A recent study headed by climate scientist Noah Diffenbaugh of Stanford University linked the drought with human-made global warming and climate change. The paper concludes that “extreme atmospheric high pressure in this region-which is strongly linked to unusually low precipitation in California-is much more likely to occur today than prior to the emission of greenhouse gases that began during the Industrial Revolution in the 1800s”.

Diffenbaugh and his colleagues used computer simulations and statistical analysis to show that “a persistent region of high atmospheric pressure over the Pacific Ocean–one that diverted storms away from California–was much more likely to form in the presence of modern greenhouse gas concentrations”.

Mega-droughts are what Cornell University scientist Toby Ault calls the “great white sharks of climate: powerful, dangerous and hard to detect before it’s too late. Ault call mega-droughts “a threat to civilization”.

University of Arizona climate scientist Gregg Garfin said that “If California suffered something like a multi-decade drought, the best-case scenario would be some combination of conservation, technological improvements (such as desalinization plants), multi-state cooperation on the drought, economic-based water transfers from agriculture to urban areas and other things like that to get humans through the drought”.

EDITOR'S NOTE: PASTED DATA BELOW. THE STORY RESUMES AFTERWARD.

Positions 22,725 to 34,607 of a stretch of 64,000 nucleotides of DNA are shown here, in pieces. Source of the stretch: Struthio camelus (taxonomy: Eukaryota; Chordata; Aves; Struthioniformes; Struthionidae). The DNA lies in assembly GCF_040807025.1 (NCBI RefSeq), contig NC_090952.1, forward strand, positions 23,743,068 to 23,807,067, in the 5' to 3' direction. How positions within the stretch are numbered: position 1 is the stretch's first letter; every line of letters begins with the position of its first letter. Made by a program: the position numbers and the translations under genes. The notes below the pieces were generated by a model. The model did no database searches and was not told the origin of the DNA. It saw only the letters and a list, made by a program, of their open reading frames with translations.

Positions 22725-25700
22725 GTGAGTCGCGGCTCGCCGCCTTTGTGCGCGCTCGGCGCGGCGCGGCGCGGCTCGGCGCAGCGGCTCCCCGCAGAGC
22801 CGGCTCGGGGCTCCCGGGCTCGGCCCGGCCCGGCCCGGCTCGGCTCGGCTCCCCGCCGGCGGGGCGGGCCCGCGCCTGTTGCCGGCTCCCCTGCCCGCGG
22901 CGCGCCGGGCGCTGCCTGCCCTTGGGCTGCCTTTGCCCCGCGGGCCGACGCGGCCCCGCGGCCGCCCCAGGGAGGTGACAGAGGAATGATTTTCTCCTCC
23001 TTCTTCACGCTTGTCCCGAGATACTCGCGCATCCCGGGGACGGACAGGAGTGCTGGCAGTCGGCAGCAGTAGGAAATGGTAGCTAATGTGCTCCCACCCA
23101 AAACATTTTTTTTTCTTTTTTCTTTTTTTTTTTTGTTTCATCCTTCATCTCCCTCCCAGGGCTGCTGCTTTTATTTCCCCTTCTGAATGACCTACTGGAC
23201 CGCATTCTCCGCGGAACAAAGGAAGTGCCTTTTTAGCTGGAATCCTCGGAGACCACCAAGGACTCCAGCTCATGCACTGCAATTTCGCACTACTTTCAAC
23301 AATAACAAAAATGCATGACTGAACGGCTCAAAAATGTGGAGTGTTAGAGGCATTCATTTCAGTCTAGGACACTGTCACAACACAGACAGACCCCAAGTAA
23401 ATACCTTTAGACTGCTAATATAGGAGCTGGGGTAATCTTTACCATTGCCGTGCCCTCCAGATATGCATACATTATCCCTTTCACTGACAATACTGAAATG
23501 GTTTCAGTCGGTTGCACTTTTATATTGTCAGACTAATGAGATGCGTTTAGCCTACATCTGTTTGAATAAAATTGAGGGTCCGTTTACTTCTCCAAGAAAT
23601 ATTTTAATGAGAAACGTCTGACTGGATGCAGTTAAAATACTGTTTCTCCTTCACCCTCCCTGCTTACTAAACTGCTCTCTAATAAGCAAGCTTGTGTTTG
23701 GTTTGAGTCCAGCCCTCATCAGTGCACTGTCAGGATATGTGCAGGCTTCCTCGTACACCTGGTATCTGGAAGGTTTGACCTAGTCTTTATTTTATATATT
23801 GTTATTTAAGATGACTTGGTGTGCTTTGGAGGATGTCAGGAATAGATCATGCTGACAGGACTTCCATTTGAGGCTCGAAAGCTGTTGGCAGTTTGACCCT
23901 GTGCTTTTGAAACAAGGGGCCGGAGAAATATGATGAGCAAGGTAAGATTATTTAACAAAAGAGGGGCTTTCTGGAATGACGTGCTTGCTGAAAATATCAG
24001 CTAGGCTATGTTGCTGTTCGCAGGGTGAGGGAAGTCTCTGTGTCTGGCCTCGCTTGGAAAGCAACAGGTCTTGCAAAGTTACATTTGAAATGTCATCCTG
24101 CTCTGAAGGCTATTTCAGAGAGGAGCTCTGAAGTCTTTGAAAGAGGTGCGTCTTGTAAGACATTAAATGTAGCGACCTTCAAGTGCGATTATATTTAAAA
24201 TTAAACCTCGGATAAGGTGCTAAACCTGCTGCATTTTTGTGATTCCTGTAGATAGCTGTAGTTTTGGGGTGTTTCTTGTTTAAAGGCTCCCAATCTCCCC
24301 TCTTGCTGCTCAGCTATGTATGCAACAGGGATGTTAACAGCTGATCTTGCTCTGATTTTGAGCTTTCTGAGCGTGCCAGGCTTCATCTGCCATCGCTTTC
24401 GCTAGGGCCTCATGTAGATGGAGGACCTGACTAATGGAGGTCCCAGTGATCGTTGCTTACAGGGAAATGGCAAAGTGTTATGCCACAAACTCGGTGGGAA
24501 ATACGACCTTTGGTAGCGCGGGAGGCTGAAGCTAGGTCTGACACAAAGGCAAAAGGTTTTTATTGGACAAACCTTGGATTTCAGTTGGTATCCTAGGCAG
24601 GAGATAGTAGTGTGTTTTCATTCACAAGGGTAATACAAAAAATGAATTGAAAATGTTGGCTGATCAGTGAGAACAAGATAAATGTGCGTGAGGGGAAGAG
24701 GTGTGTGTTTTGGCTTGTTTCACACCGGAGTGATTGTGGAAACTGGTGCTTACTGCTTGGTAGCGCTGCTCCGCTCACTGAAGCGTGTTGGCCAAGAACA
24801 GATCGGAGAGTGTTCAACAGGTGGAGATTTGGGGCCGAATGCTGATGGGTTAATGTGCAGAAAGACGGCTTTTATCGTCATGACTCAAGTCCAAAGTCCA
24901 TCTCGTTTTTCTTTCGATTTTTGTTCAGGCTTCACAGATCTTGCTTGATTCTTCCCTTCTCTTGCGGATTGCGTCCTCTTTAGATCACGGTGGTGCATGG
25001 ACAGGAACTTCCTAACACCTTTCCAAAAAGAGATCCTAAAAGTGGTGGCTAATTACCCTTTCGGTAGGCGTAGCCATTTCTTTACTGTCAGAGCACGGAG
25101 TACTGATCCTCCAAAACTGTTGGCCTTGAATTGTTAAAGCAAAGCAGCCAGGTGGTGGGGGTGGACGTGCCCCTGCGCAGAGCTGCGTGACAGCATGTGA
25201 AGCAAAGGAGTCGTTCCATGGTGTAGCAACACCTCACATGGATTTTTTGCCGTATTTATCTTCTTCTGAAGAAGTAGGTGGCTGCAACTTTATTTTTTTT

Ault said that “For the Southwestern U.S., I’m not optimistic about avoiding real mega-droughts. As we add greenhouse gases into the atmosphere -and we haven’t put the brakes on stopping this – we are weighting the dice for mega-drought conditions”.

Ault said that mega-droughts could possibly be the worst threat to a civilization, even worse than anything experienced by any humans who have lived in that part of the world for the last few thousand years.

If we continue on this path, California might be headed for a drought-induced collapse.

California Central Valley

California Central Valley

What can the state of California do to prepare?